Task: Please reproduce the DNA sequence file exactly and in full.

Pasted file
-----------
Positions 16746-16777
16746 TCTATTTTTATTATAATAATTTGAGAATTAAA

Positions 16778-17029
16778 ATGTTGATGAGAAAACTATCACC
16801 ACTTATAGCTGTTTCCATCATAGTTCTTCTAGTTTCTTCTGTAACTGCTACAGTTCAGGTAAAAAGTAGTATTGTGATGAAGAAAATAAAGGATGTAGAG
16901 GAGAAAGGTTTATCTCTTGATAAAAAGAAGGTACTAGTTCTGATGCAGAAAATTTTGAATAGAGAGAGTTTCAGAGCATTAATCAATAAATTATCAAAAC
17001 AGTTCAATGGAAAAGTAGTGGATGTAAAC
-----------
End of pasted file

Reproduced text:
Positions 16746-16777
16746 TCTATTTTTATTATAATAATTTGAGAATTAAA

Positions 16778-17029
16778 ATGTTGATGAGAAAACTATCACC
16801 ACTTATAGCTGTTTCCATCATAGTTCTTCTAGTTTCTTCTGTAACTGCTACAGTTCAGGTAAAAAGTAGTATTGTGATGAAGAAAATAAAGGATGTAGAG
16901 GAGAAAGGTTTATCTCTTGATAAAAAGAAGGTACTAGTTCTGATGCAGAAAATTTTGAATAGAGAGAGTTTCAGAGCATTAATCAATAAATTATCAAAAC
17001 AGTTCAATGGAAAAGTAGTGGATGTAAAC